But not everything can be like this. For then everything would need to be given being, but there would be nothing capable of giving it. There would not exist what it takes for anything to exist. So there must be something that does not exist conditionally; something which does not exist only if something else exists; something which exists in itself. What it takes for this thing to exist could only be this thing itself. Unlike changing material reality, there would be no distance, so to speak, between what this thing is and that it is. Obviously the collection of beings changing in space and time cannot be such a thing. Therefore, what it takes for the universe to exist cannot be identical with the universe itself or with a part of the universe.
Question 1: But why should we call this cause “God”? Maybe there is something unknown that grounds the universe of change we live in.
Reply: True. And this “unknown” is God. What we humans know directly is this sensible changing world. We also know that there must exist whatever it takes for something to exist. Therefore, we know that neither this changing universe as a whole nor any part of it can be itself what it takes for the universe to exist. But we have now such direct knowledge of the cause of changing things. We know that there must exist a cause; we know that this cause cannot be finite or material—that it must transcend such limitations. But what this ultimate cause is in itself remains, so far, a mystery.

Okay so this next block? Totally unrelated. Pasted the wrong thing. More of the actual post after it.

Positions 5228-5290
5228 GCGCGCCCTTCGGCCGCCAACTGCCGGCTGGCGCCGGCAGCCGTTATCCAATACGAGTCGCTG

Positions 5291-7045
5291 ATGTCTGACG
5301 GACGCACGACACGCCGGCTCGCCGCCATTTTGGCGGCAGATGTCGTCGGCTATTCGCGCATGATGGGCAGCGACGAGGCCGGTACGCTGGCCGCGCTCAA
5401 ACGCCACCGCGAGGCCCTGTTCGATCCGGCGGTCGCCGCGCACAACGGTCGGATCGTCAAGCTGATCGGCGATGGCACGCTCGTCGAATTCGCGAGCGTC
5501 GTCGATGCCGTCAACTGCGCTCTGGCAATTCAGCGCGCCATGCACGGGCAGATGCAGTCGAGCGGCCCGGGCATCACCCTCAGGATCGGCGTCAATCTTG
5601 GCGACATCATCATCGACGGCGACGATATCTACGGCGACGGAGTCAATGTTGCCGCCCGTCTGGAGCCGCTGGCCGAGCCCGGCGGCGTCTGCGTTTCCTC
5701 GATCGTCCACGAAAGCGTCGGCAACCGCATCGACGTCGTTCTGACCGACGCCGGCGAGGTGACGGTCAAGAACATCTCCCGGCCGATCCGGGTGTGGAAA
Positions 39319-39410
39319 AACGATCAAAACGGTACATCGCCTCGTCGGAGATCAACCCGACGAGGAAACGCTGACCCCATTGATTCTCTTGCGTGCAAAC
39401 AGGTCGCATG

There is more to be said by reason; and there is very much more God has made known about himself through revelation. But the proofs have given us some real knowledge as well: knowledge that the universe is created; knowledge that right now it is kept in being by a cause unbounded by any material limit, that transcends the kind of being we humans directly know. And that is surely knowledge worth having. We might figure out that someone’s death was murder and no accident, without figuring out exactly who did it and why, and this might leave us frustrated and unsatisfied. But at least we would know what path of questioning to pursue; at least we would know that someone did it.